The need for resilience has never been more important for leaders than it is now. It is not necessary to always feel brave, confident, competent, or certain when you are making decisions and charting new ground. You may well dread the reactions by some employees to an organizational policy. You may doubt if you can handle the latest crisis. You may feel embarrassed about a recent “miss.” Or, it may seem that success of a new initiative is only 70%.
Welcome to the world of leadership. These challenges are not usually the aspirations high potential leaders have in mind when they are preparing to assume new roles but ready or not, they will.
In articles on leadership, much is written about managing stress and staying resilient. We have all had to practice that in the last year. Much has been written about empathy; CEO’s have been challenging themselves to lead with their hearts, not just their heads. Staying open-minded, truly listening to ideas that are not one’s own; understanding and attempting to alter our own unconscious and conscious bias to those who are different than us is exhausting, as it is necessary.
I know, you are doing the best you can. I believe you. But I want to add one more thing to your to-do list. Self-compassion.
Kristin Neff defines this as being warm and understanding toward ourselves when we suffer, fail, or feel inadequate, rather than ignoring our pain or flagellating ourselves with self-criticism. I love this definition because the pain we experience in being a leader (sometimes) is inevitable. What we do AFTER we experience that pain is the only place we have some choice. Pain arises like when a doctor taps your knee with a rubber mallet and your leg kicks. Go ahead, try and control that reaction. You can’t. And you can’t control the pain, discomfort, and/or doubt that creeps in to being a leader at times.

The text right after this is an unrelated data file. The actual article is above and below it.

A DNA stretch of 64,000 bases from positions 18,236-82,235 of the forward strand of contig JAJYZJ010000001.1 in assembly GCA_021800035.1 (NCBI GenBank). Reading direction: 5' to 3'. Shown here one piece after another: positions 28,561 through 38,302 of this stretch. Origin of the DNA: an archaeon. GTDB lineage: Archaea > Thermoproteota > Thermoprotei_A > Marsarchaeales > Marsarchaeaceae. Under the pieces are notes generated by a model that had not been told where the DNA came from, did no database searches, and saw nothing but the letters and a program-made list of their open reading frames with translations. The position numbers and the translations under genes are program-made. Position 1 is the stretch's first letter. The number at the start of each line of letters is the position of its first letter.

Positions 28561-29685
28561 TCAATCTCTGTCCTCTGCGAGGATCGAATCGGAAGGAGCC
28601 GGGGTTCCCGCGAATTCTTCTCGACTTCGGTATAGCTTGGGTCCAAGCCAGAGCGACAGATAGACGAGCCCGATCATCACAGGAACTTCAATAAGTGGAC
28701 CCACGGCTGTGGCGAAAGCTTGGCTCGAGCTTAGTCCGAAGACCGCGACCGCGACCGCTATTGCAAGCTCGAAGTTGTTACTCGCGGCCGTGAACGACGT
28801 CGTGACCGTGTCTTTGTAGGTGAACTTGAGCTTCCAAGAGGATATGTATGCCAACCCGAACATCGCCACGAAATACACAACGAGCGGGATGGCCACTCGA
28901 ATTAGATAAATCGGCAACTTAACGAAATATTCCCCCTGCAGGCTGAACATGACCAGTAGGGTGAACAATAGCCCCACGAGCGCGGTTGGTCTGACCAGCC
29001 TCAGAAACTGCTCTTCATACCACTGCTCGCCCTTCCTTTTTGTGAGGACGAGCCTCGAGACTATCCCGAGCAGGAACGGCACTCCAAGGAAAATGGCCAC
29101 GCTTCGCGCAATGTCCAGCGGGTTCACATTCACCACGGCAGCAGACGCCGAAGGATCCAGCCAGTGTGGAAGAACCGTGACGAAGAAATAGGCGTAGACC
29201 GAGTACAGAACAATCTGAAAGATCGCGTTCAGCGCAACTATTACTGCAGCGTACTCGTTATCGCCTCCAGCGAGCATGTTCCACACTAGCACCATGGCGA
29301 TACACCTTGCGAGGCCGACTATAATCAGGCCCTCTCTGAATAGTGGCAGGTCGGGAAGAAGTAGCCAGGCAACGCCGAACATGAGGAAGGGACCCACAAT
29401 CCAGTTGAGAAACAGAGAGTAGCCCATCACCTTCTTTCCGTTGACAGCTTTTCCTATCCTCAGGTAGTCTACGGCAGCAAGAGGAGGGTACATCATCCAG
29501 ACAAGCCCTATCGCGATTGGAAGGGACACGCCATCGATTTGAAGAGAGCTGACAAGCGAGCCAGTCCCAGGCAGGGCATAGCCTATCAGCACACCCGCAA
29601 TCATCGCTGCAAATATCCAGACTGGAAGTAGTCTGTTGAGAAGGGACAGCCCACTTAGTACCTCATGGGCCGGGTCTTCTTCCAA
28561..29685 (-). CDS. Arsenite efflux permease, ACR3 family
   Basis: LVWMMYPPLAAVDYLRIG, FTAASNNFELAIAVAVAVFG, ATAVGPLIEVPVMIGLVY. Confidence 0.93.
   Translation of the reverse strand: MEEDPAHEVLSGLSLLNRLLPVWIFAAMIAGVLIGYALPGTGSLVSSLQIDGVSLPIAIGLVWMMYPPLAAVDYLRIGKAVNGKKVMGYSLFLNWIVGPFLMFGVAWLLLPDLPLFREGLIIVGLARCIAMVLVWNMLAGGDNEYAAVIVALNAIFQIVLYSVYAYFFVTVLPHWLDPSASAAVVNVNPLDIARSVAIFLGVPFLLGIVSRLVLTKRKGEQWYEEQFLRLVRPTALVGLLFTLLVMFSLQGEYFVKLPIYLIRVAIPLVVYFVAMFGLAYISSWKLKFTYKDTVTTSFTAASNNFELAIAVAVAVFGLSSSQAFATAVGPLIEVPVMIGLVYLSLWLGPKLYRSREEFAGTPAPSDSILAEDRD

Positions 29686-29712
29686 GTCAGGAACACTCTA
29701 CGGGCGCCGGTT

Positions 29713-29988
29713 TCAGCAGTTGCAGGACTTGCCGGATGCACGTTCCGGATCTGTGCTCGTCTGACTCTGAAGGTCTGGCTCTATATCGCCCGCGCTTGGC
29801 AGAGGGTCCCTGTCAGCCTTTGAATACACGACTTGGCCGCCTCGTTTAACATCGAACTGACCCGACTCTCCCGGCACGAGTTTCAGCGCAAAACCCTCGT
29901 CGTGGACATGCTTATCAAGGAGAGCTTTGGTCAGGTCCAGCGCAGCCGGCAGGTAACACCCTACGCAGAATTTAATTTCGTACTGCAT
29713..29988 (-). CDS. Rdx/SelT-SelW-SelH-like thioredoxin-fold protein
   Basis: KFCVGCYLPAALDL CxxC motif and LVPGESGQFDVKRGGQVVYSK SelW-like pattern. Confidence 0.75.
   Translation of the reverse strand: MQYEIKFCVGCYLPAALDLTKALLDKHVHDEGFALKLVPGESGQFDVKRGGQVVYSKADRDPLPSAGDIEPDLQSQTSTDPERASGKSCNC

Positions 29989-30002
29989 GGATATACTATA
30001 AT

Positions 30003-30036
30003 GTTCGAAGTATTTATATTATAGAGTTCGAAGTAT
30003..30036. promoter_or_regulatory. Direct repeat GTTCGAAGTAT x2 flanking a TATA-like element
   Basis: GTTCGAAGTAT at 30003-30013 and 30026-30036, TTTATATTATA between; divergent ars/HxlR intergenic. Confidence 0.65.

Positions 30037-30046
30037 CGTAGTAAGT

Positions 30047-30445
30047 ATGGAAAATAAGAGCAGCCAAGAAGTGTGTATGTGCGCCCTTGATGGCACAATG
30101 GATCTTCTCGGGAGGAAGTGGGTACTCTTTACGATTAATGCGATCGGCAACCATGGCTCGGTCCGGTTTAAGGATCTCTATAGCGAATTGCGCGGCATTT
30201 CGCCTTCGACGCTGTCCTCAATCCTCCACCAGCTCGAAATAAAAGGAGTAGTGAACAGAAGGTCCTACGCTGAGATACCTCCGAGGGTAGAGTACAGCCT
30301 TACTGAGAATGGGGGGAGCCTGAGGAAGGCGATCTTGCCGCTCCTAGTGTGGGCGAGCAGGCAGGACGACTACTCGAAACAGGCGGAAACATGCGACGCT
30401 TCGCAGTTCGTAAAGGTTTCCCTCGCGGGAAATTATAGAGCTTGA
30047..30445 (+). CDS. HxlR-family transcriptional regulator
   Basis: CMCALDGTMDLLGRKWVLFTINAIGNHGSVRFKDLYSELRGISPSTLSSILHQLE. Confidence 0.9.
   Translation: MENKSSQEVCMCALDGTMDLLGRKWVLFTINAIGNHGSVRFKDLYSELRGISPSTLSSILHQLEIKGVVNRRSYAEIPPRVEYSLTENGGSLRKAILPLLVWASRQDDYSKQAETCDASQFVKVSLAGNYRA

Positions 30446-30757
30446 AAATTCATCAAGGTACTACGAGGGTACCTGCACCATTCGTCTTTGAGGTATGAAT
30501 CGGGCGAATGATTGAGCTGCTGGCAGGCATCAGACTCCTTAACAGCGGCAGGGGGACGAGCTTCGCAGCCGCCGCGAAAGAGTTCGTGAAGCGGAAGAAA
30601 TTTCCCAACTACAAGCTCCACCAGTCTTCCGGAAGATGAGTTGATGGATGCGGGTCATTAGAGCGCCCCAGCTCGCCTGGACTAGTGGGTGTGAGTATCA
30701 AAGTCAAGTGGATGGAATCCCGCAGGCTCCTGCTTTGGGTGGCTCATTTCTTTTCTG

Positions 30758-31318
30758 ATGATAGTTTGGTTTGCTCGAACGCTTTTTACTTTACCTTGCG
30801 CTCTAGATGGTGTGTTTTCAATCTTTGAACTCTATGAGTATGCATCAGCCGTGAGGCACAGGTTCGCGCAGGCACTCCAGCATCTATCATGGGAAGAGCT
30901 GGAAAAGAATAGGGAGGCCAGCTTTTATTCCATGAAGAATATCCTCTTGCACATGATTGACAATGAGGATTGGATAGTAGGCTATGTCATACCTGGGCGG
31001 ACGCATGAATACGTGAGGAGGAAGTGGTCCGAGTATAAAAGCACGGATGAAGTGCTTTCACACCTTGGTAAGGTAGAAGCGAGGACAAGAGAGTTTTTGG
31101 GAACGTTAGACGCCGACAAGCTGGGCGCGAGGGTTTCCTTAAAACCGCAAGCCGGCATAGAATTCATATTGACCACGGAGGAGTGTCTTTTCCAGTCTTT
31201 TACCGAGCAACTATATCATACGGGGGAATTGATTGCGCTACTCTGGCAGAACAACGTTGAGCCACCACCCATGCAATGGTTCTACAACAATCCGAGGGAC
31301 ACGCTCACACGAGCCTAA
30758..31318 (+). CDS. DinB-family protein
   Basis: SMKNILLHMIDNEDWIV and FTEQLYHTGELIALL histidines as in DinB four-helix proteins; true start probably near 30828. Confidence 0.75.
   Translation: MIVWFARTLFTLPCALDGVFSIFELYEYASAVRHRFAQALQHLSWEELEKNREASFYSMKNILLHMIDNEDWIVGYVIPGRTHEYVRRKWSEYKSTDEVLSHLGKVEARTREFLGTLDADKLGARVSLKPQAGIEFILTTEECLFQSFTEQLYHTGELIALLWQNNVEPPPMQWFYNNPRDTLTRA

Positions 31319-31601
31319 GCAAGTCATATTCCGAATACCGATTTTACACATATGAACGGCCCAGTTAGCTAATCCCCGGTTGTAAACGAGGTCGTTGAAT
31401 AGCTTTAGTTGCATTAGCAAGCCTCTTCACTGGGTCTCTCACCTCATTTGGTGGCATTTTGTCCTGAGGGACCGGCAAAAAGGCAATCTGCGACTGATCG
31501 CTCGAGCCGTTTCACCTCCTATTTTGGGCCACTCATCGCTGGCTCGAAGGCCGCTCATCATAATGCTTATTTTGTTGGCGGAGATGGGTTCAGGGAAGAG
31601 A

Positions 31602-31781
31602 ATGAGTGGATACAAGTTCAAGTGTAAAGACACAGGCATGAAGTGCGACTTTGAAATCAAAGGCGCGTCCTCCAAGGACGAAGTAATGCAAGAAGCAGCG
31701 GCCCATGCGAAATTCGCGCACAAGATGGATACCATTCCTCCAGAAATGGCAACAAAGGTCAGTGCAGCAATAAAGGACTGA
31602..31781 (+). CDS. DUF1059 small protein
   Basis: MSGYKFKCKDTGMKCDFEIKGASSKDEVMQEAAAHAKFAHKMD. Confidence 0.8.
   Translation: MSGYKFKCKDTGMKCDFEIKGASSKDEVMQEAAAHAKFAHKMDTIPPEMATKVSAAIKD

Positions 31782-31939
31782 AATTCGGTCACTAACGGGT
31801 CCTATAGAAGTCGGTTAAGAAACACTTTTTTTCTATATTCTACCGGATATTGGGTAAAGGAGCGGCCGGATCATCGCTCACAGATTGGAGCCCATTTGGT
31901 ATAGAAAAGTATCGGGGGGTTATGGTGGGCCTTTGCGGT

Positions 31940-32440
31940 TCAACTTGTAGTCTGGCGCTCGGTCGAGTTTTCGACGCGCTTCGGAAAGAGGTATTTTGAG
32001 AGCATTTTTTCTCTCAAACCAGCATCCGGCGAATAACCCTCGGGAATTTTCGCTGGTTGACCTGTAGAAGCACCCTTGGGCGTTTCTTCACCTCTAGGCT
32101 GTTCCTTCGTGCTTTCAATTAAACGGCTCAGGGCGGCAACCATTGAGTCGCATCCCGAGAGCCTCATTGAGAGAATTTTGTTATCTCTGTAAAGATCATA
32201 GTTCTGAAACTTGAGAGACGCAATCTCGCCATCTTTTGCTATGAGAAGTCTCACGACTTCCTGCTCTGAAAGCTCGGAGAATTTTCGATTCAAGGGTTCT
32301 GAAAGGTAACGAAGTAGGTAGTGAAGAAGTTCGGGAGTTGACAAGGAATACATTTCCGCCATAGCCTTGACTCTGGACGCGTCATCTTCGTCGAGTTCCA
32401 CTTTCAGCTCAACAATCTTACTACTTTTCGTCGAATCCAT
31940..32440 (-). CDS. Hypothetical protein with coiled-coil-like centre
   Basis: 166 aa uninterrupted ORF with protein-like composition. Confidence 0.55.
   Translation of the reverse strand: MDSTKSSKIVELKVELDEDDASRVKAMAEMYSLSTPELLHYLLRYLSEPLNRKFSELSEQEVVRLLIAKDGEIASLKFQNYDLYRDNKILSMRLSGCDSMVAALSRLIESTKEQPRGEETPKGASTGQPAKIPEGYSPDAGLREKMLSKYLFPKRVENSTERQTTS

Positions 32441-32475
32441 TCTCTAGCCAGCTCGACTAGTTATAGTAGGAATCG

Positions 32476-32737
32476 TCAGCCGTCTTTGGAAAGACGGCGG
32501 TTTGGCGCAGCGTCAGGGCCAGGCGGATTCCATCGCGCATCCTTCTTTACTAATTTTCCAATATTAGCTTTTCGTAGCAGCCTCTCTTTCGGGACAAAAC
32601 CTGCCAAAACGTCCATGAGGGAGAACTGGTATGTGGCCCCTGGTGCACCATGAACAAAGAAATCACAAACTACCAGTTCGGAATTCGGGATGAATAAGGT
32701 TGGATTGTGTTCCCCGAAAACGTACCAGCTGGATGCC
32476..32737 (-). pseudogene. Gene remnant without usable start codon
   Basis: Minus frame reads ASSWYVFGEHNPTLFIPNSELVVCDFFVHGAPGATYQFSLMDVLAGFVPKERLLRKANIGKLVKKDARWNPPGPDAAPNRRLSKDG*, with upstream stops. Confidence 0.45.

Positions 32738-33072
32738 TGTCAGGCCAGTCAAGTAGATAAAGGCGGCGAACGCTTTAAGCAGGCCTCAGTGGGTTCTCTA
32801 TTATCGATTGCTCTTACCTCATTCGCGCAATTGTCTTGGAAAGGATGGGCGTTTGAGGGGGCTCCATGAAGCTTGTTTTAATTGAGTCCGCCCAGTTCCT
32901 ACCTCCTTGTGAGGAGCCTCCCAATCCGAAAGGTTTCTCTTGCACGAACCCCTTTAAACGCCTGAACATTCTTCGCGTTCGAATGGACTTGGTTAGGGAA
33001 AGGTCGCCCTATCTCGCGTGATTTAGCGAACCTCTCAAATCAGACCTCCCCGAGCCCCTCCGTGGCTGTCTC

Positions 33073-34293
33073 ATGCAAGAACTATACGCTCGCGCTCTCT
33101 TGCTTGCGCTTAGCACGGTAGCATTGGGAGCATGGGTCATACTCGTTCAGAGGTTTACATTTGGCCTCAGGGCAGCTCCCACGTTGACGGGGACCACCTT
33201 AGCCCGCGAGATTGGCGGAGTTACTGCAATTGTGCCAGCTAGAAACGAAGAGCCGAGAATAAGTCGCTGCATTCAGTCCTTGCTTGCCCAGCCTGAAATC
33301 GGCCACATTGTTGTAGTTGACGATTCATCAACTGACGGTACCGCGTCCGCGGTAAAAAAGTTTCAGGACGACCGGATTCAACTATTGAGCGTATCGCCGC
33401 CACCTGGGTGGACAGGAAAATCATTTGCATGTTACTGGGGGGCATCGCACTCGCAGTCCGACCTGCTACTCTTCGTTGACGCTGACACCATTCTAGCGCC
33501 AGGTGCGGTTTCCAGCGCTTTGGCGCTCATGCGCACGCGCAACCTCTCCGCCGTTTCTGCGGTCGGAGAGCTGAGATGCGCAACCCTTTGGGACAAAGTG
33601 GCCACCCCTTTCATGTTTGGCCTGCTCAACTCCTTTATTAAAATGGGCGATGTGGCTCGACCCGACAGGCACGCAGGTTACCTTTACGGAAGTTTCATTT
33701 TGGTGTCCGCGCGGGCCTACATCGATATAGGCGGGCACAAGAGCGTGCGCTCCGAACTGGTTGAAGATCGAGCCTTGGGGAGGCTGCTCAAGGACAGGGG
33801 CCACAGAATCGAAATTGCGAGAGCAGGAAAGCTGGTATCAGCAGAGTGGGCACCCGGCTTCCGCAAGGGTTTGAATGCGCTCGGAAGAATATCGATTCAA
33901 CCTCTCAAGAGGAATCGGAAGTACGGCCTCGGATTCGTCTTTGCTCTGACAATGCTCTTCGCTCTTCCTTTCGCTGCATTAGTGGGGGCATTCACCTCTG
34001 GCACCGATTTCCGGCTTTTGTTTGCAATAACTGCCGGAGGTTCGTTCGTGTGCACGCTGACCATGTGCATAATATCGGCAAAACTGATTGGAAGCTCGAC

But, after you feel this yucky feeling, what do you do. I hope you do what you’d do with a good friend. You’d listen and console. You might give them a hug (or you soon will again) and remind them about their worth as a good human being and your appreciation that they are a part of your life. This is a hell of a lot more effective than a kick in the pants to go do the hard stuff (though with some friends, this may do just fine) or heaping more blame and shame on them.
This is self-compassion. It is forgiveness, gentleness, kindness, even as you do better next time. Growth happens from a place of acceptance and love, not judgments and scorn. I have been talking to lots of leaders this past year who have dug deep to give to their teams, their kids, their organizations, even their dogs. And, I have seen them brought to tears when I focus my attention on how THEY are doing. It is not your employees’ job to comfort you and build you up. You have to do that for yourself as a leader. But, you can rely on your colleagues, and a coach. I’m here.
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